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Regulatory Activity: Large proprietary company thresholds doubled

July 2019

The Commonwealth Government’s proposal to double the reporting thresholds for ‘large’ proprietary companies became law on 4 April 2019. The relative size of a company is a key determining factor of a proprietary company’s reporting obligations. Depending on its assets, revenue and employees, an entity will be classified as either ‘small’ or ‘large’.

Large proprietary companies generally have increased reporting requirements as Part 2M.3 of the Corporations Act 2001 (the Act) requires most large proprietary companies to prepare and lodge audited financial statements with the Australian Securities and Investments Commission (ASIC).

In contrast, small proprietary companies are generally required to keep sufficient financial records and are only required to prepare and lodge audited financial reports if directed to do so by ASIC or 5% or more of their shareholders.

What has changed?

Section 45A of the Act contains the size thresholds for classifying a proprietary company as either small or large. The last time these thresholds changed was in 2007. Corporations Amendment (Proprietary Company Thresholds) Regulation 2019 amends section 45A by increasing the size thresholds as follows:

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A proprietary company is considered to be large when it meets at least two of the above three criteria.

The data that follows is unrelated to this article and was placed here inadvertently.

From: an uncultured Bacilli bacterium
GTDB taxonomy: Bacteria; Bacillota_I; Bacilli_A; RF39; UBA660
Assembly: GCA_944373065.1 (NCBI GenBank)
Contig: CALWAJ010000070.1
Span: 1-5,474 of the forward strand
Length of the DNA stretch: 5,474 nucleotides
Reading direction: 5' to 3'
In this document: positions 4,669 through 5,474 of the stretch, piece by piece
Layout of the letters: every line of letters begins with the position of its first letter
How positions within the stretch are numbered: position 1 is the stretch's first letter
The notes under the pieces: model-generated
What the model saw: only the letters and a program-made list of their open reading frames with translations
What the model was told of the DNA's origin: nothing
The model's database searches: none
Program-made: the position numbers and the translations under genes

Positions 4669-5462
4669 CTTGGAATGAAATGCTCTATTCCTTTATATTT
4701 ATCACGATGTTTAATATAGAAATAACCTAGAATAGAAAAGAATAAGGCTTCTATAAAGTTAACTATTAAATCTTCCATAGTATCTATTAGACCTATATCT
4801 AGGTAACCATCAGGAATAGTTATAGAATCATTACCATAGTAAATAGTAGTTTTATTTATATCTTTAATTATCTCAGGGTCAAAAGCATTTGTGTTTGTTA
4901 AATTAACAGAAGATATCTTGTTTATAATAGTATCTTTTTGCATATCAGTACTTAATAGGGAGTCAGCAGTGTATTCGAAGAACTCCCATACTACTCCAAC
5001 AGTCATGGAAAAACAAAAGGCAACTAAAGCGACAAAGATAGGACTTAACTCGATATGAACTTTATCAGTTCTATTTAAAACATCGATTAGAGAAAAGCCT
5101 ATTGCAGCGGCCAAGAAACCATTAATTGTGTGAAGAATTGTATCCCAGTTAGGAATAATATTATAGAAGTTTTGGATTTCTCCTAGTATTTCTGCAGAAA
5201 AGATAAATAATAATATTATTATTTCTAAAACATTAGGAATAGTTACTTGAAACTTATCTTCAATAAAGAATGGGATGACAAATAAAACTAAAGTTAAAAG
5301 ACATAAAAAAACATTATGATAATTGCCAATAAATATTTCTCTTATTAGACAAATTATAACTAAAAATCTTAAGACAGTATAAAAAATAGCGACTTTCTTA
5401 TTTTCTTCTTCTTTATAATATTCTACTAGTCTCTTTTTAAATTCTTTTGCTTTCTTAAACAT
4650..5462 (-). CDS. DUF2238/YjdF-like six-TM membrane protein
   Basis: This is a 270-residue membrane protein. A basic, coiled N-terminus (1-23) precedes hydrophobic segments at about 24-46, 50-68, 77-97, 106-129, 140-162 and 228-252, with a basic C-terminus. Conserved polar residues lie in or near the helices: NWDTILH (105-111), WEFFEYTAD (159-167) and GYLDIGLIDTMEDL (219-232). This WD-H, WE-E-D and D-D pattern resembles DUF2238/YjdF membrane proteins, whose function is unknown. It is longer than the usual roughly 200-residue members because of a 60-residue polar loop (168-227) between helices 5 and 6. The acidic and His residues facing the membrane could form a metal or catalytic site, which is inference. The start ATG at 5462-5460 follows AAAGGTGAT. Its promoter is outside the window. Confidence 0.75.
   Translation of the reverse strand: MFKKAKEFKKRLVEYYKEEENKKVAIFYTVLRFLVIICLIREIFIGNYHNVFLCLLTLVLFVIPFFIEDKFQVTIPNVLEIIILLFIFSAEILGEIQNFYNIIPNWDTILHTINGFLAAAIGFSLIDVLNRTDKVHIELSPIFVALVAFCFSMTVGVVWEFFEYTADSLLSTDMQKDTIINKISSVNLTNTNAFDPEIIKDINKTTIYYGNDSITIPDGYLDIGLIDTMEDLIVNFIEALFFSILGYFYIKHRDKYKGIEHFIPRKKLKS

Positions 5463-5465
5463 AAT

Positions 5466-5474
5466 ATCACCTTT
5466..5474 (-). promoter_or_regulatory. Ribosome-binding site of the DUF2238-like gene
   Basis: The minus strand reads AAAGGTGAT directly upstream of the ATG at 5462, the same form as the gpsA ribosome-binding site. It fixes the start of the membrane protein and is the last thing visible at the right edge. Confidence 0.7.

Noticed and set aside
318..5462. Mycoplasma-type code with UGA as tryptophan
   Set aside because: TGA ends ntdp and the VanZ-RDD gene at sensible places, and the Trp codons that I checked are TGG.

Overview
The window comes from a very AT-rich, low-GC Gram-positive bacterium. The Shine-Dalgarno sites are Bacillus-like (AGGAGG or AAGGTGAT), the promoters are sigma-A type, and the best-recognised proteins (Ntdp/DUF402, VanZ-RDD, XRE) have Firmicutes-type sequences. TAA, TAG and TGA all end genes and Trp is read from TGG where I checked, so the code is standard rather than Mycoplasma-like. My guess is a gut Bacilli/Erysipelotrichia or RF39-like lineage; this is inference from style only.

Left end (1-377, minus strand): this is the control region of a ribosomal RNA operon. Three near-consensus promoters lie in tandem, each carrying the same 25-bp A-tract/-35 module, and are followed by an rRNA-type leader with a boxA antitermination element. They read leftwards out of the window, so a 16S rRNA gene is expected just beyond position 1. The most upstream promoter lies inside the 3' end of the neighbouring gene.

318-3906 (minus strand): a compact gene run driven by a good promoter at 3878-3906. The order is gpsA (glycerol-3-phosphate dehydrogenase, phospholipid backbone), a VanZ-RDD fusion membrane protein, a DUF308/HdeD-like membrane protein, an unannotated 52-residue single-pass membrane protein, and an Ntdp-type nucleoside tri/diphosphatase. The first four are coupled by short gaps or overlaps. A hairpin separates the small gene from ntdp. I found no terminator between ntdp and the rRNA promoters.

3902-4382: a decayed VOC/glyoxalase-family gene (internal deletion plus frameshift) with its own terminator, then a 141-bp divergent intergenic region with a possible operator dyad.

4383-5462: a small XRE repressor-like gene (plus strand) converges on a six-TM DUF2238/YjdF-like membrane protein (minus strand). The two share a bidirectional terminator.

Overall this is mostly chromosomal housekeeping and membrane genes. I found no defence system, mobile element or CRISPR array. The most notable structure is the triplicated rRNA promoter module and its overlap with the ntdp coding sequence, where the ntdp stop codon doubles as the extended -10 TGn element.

Why did the thresholds change?

The reasons for doubling the thresholds were set out in the Explanatory Memorandum that accompanied the Regulation revising the thresholds. These included:

  • Increasing the revenue and assets thresholds to account for nominal economic growth since 2007; and
  • Ensuring that financial reporting obligations are targeted at economically significant companies, while reducing costs for smaller-sized

The number of employees was cited in the Explanatory Memorandum as being a relevant indicator of the size and significance of a company, therefore it was considered appropriate to double this threshold too.

How are the criteria measured?

There have been no changes to how the above criteria are measured. ‘Consolidated’ means the revenue, assets and employees of the company and the entities it controls for, or at the end of, the financial year, even if the company does not produce consolidated financial statements. In working out number of employees, part-time employees are taken into account as an appropriate fraction of a full-time employee.

Importantly, revenue and gross assets are measured by applying all accounting standards, including any new accounting standards such as AASB 16 Leases which is effective for annual reporting periods beginning on or after 1 January 2019. Where an entity is the lessee in leases previously classified as operating leases, the impact of the new standard will be an increase in gross assets recognised on the balance sheet. Entities should carefully consider the impact of AASB 16 on their balance sheets in assessing whether they are small or large, especially where they are close to the revised thresholds.

When do the new thresholds apply?

The new thresholds apply to financial years beginning on or after 1 July 2019. That is, for entities with 30 June year ends, the new thresholds will apply to the year ended 30 June 2020 and later financial years. Entities with financial years ending in 2020 before 30 June 2020 (for example, 31 March 2020) will still be subject to the old thresholds.

Cutcher & Neale Audit and Assurance Services is a representative firm of the HLB Mann Judd Australasian Association.

Topics: Audit, Financial Reporting

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